Still, suppose it holds. Would you like to claim that N=4sQCD is the right theory of quantum gravity? Duality is a double edged sword.
 
  • #18
josh1
In any case, there is not such a thing as gauge/gravity correspondence in a general setting; it is only that you can hope to recover N=4 sQCD or N=2 or some similar beast, and probably it is because it already shares a lot of mathematical structure with string theory.

Still, suppose it holds. Would you like to claim that N=4sQCD is the right theory of quantum gravity? Duality is a double edged sword.
I too doubt what nicolai is doing will turn out to have anything to do directly with gravity. But who knows? It's just an interesting application of some of the ideas that came out of string theory research.
 
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  • #19
arivero
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It's just an interesting application of some of the ideas that came out of string theory research.
Well, large N QCD came along string theory, not out of string theory research.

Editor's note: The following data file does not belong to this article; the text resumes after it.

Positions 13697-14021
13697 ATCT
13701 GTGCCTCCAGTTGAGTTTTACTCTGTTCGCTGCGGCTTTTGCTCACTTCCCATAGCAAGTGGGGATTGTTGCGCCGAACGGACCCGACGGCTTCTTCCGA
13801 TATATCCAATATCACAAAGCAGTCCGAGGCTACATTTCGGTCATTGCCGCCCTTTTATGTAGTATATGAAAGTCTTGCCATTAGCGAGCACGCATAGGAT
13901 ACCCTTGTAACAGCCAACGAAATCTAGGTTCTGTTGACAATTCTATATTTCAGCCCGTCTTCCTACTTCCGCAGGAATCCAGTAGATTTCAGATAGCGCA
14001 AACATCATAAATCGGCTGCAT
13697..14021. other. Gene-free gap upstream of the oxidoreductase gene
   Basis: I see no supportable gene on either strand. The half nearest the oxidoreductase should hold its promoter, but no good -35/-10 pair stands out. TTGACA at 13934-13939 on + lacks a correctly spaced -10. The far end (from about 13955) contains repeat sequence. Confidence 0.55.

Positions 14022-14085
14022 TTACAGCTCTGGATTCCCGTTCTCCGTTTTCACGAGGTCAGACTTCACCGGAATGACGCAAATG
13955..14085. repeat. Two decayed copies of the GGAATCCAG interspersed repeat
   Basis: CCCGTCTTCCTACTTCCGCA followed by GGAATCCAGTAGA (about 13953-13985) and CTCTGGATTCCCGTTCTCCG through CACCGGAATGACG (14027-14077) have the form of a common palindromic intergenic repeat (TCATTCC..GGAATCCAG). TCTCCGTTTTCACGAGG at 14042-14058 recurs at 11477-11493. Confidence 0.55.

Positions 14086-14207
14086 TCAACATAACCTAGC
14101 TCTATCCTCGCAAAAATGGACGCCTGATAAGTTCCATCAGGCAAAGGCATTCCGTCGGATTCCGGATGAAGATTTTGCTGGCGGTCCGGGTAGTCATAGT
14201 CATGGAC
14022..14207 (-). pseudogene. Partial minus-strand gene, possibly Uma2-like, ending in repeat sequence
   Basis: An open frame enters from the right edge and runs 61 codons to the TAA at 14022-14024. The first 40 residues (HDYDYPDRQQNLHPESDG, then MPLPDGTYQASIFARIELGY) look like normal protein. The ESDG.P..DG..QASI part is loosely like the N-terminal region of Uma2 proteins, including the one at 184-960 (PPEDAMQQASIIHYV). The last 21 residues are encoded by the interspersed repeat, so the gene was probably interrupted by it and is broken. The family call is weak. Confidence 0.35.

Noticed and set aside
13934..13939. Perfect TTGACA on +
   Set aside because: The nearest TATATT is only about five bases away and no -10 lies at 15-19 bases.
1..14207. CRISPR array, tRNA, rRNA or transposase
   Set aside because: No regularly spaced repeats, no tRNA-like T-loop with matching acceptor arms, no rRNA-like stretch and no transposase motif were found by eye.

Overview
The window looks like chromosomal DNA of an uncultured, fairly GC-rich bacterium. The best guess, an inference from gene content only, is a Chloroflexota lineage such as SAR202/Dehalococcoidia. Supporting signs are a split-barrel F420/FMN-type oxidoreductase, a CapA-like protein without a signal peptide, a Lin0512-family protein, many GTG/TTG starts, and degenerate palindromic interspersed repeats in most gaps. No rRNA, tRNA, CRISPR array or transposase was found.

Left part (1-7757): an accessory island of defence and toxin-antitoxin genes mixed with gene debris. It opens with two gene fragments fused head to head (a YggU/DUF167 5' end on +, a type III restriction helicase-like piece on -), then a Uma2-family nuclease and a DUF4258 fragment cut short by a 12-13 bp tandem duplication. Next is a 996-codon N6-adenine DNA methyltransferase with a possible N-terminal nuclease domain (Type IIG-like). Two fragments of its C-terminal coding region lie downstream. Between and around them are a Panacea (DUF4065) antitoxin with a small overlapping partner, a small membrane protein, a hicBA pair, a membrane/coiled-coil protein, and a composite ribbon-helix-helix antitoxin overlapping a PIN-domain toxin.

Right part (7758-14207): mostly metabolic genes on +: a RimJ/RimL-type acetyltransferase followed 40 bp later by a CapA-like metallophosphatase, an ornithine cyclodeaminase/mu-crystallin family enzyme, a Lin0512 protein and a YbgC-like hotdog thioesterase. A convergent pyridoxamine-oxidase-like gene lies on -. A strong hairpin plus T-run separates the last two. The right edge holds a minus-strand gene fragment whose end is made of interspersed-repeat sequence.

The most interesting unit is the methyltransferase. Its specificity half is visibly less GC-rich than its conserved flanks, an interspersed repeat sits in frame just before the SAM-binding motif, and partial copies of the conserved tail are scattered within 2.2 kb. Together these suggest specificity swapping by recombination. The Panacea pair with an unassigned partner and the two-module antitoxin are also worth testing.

Perhaps most of the theological problem come from the continuous interaction between a theory of extended relativistic objects (call it Brane theory) and a theory of quantized relativistic superstrings (string theory). The later is a very exclusive theory, with objects in 10 dimensions and with only a few uncompactifyed models. The later is not exclusive, it includes non quantized objects (eg 1-branes in 3,4,6 dimensions) and even can be extended to be understood as an approximation.
 
  • #20
josh1
Well, large N QCD came along string theory, not out of string theory research.
Yes. But what did come out of string theory was a way to deal with general supersymmetric SU(N) gauge theories for large N in terms of low energy supergravity.

Perhaps most of the theological problem come from the continuous interaction between a theory of extended relativistic objects (call it Brane theory) and a theory of quantized relativistic superstrings (string theory). The later is a very exclusive theory, with objects in 10 dimensions and with only a few uncompactifyed models. The later is not exclusive, it includes non quantized objects (eg 1-branes in 3,4,6 dimensions) and even can be extended to be understood as an approximation.